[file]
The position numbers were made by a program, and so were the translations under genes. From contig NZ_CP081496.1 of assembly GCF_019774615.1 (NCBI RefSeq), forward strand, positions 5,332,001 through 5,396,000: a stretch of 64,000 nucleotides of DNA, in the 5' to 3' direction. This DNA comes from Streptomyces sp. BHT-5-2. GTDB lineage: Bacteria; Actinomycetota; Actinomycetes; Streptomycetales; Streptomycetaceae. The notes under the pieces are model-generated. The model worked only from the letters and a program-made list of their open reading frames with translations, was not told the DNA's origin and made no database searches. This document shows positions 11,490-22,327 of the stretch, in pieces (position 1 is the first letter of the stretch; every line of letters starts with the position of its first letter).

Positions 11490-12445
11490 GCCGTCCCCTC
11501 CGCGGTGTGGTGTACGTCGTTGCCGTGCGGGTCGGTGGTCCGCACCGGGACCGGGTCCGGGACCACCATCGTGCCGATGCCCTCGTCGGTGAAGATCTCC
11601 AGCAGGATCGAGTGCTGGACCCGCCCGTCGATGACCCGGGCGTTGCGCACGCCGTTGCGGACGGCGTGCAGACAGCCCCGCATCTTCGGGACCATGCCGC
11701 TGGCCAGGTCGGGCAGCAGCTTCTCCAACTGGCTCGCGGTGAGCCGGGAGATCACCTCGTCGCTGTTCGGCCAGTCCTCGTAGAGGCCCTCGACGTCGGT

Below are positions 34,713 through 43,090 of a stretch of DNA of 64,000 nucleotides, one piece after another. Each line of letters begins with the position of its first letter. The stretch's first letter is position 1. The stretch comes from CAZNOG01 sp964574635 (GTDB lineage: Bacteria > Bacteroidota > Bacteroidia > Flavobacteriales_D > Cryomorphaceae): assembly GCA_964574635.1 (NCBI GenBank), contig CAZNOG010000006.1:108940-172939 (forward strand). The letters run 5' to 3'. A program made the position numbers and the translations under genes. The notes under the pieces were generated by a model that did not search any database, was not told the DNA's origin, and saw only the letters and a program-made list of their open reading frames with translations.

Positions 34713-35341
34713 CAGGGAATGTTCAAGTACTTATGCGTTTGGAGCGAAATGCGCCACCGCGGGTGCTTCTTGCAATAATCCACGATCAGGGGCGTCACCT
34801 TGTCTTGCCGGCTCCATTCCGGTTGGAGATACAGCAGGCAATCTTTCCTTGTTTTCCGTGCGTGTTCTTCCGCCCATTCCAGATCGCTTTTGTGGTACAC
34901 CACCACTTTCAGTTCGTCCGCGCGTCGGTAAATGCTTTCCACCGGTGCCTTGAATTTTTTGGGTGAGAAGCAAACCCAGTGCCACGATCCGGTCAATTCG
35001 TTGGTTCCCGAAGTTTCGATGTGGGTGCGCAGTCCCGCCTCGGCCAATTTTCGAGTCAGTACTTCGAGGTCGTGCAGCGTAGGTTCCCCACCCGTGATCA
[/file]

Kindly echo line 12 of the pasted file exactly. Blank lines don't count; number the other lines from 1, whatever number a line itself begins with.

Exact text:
35001 TTGGTTCCCGAAGTTTCGATGTGGGTGCGCAGTCCCGCCTCGGCCAATTTTCGAGTCAGTACTTCGAGGTCGTGCAGCGTAGGTTCCCCACCCGTGATCA